Today I touch on an issue of concern to every business, and most every citizen, politician, and economist…
I just watched an excellent “town hall” session where President Obama talked about his goals for health care and education. I believe that people at both ends of the political spectrum understand how important making changes in our healthcare and healthcare finance system are. And I believe everyone agrees that one of the most critical challenges, within this very complex issue, is bringing down the cost of health care and the rate at which it is going up – far faster than inflation in most other parts of the economy.
In an excellent and provocative article in the June 1 New Yorker, Atul Gawande discusses the American healthcare system, with a focus on the costliest healthcare location in America, at least by the measures used in the article. Gawande, a doctor, takes a hard look at what is going on there and what might be causing it. There is no question that the extra spending does not lead to better healthcare or better results such as more successful surgeries, and that the system is “broken.” I do not think anyone could argue with that. But I challenge the conclusions that Gawande reaches, which are conclusions I have read before.
I urge you to read the article yourself, which can be found here: It is a complex issue and worth taking the time to understand and consider. Gawande is no extremist, he is just a smart guy trying to understand and shed some light on the problem.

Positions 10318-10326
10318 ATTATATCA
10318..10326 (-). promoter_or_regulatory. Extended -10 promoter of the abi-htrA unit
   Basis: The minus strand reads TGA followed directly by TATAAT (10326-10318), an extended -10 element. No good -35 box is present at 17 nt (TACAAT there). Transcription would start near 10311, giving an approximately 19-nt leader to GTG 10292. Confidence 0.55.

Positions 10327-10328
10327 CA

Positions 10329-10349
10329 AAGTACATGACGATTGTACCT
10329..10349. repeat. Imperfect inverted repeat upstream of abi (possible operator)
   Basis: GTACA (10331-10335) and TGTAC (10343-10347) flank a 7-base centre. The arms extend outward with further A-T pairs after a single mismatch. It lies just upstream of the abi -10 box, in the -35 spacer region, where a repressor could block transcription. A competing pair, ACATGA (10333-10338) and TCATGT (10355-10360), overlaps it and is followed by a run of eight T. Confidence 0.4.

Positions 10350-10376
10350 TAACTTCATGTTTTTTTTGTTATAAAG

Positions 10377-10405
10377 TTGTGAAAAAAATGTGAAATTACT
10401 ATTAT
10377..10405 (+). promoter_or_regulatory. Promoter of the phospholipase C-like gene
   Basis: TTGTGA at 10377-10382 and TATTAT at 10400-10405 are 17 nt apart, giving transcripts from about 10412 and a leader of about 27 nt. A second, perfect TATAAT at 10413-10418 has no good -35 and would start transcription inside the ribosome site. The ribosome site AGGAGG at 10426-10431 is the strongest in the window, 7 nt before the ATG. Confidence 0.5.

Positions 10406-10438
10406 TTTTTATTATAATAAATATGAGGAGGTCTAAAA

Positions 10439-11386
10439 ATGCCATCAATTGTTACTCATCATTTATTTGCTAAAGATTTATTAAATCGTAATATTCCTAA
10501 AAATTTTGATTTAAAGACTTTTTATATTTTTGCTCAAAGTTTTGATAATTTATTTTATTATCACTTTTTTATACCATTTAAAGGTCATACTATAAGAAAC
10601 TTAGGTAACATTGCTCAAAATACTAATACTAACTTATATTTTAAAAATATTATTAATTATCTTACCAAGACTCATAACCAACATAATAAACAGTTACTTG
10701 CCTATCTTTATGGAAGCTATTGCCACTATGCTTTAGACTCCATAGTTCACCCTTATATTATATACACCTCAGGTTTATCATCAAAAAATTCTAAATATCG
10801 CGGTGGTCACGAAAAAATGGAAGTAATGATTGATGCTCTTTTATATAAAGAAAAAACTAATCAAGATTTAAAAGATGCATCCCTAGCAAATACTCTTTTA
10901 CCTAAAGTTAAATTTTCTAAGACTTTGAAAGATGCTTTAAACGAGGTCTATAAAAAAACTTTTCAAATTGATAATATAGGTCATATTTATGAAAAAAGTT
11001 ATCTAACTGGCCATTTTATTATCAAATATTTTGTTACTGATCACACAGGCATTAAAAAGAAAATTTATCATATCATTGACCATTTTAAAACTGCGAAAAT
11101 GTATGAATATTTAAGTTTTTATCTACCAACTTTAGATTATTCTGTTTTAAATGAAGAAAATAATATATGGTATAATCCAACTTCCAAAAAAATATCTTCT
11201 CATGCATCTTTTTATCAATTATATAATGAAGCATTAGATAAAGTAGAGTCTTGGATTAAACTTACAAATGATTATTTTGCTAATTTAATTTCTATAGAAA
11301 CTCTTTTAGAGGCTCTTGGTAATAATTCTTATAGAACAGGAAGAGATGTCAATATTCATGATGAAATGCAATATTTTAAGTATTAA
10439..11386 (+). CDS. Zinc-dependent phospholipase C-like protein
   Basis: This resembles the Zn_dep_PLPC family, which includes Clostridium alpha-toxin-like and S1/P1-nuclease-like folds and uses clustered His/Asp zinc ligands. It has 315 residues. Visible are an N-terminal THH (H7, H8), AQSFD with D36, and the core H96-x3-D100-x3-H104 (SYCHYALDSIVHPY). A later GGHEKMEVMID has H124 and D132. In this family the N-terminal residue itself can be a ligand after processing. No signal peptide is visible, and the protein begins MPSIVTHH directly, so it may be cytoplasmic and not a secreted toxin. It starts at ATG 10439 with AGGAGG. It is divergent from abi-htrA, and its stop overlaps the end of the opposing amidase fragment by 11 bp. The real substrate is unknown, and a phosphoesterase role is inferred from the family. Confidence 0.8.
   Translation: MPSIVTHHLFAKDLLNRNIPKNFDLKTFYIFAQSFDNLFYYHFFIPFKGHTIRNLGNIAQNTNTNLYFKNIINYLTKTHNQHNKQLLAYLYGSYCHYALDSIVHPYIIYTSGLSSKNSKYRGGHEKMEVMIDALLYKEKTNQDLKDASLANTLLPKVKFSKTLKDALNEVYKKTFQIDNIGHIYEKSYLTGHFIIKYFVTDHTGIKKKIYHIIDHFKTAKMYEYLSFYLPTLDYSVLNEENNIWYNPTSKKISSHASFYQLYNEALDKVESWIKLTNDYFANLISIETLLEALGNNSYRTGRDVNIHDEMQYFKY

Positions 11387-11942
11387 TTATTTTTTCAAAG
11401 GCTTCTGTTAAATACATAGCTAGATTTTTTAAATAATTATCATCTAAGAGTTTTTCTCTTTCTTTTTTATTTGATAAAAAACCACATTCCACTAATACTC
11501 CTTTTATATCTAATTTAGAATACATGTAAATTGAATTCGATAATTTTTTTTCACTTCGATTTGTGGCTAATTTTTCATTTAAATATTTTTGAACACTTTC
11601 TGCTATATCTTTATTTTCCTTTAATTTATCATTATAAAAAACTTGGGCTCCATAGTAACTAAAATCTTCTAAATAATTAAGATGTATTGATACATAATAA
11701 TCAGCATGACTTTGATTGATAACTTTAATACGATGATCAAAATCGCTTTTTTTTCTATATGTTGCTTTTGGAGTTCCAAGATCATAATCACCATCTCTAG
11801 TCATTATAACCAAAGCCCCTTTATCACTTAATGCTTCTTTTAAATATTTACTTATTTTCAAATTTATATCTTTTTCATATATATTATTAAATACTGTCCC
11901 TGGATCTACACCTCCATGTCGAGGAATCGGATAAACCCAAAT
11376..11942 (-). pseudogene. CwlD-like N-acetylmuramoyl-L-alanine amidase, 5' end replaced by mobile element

However, his ultimate conclusion is that the single most important issue is a “culture of money” that has taken over healthcare in certain times and places, such as the South Texas County he investigates in the article. I believe his conclusion could be summed up as, “What we need are doctors and medical industry leaders who put the patient above making more money.” What he found were doctors in this community having patients take more tests, doing more expensive procedures more often, running up bigger bills which result in more pay for the hospitals and doctors, than in comparable nearby communities.
I am not in favor of any of these, and ultimately I agree with Gawande that too many tests and procedures are a significant part of the problem. But I challenge the idea that “If we just put service ahead of money everything would be ok, everything would be less expensive.”